Credit Myth #5 of 10 (Series 1)

This might be an eye opener if you declare bankruptcy!

Q: If I declare bankruptcy, I can begin my credit report all over with a clean slate.

A: Many bankruptcy attorneys do not adequately understand or explain the effects of bankruptcy to their clients. Stated simply, bankruptcy is to the credit rating what the nuclear bomb is to war. When you file for bankruptcy, every credit account that you decide to include in bankruptcy will become an “included in bankruptcy” account. Additionally, a bankruptcy filing and bankruptcy discharge listing will appear in the court records section of your credit report under“public records”.

Because so many negative items are attached to the bankruptcy, it may take a little more time and persistency but you will eventually be able to remove all traces of the bad credit. If at all possible, you should avoid bankruptcy. (If you already have filed, you can eliminate the negative items by challenging the bankruptcy and the items included with the credit bureaus.)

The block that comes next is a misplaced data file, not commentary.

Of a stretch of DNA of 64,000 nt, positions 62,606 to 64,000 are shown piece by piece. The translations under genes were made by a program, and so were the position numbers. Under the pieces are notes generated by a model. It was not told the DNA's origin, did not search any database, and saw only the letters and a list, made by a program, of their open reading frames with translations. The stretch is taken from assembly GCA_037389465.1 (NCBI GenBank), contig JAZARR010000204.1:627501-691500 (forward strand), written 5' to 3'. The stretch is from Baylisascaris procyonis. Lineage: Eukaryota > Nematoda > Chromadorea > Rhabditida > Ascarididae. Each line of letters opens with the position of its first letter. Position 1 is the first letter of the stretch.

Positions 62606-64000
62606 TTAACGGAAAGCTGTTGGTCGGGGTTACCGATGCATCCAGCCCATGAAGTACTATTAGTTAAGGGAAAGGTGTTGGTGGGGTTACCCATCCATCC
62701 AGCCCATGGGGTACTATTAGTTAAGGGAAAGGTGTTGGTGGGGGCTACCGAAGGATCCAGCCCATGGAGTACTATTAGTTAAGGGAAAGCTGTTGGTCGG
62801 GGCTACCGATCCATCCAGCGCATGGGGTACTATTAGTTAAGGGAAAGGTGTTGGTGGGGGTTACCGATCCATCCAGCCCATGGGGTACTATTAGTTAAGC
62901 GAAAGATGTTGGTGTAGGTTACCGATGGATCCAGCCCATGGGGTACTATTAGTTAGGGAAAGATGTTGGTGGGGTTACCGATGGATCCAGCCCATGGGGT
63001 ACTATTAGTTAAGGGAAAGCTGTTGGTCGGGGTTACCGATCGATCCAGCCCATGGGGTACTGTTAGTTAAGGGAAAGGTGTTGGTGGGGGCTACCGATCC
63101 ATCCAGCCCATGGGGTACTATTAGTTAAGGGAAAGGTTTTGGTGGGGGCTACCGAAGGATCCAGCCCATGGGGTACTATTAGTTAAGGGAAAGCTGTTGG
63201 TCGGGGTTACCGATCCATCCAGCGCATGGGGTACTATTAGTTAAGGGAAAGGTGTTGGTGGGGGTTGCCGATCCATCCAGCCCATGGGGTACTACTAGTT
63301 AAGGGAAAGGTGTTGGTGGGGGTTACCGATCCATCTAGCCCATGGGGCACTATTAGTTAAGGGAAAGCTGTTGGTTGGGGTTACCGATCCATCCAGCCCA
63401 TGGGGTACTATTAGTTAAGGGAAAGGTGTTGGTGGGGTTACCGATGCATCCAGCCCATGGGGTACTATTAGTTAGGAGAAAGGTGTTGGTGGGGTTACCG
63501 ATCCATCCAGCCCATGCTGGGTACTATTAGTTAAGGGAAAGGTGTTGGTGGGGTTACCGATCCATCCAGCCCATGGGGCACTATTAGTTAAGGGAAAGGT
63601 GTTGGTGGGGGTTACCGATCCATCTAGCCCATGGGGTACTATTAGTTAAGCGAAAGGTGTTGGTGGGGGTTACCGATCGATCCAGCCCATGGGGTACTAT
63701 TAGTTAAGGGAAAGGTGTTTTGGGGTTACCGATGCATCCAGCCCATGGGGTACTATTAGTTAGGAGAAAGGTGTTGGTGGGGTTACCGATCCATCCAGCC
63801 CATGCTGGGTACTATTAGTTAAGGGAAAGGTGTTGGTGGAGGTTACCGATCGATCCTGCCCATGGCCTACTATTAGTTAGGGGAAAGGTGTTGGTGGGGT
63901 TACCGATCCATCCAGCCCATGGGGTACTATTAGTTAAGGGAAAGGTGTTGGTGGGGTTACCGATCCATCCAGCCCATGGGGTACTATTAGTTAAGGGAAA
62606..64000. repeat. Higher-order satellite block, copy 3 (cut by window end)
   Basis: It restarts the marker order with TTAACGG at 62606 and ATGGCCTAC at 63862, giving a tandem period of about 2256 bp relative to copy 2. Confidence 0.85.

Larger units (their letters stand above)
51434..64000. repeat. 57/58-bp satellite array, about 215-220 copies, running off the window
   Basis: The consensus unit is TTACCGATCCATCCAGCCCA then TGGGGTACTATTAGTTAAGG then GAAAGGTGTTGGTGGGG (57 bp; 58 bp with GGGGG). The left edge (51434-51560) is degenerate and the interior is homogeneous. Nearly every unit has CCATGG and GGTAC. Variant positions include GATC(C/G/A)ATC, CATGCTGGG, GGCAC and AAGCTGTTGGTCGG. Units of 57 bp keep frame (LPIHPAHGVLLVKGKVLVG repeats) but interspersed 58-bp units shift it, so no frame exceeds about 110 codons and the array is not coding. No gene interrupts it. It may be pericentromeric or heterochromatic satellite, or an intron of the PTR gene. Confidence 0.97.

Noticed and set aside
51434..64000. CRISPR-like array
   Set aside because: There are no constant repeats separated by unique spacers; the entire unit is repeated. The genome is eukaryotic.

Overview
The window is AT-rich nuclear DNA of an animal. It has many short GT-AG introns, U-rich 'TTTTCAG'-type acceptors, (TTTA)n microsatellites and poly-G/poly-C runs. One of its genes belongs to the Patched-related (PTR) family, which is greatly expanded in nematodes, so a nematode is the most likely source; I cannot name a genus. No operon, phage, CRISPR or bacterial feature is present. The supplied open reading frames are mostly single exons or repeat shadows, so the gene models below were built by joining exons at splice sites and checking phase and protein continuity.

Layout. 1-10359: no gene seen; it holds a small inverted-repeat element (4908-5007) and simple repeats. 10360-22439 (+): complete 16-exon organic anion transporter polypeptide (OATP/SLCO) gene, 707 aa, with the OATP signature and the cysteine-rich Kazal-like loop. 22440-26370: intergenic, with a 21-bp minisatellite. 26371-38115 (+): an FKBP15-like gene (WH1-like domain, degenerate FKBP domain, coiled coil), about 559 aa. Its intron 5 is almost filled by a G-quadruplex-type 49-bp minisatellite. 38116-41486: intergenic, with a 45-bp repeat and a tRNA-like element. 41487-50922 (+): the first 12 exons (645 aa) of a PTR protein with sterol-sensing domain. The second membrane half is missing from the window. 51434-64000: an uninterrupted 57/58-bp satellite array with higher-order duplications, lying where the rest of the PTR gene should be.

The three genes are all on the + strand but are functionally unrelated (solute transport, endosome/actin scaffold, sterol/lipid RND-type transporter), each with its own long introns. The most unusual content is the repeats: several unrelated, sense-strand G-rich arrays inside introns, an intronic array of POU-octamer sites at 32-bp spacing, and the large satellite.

You may want to wait at least 6-9 months to dispute this type of entry. The fact is, if an account was just recently reported on a credit report and you are trying to challenge the accuracy of it, in most cases it may be verified as accurate as those account files have not been moved to archives. You will have to just wait a little for the account to age and then attempt to dispute the negative or incorrect data.

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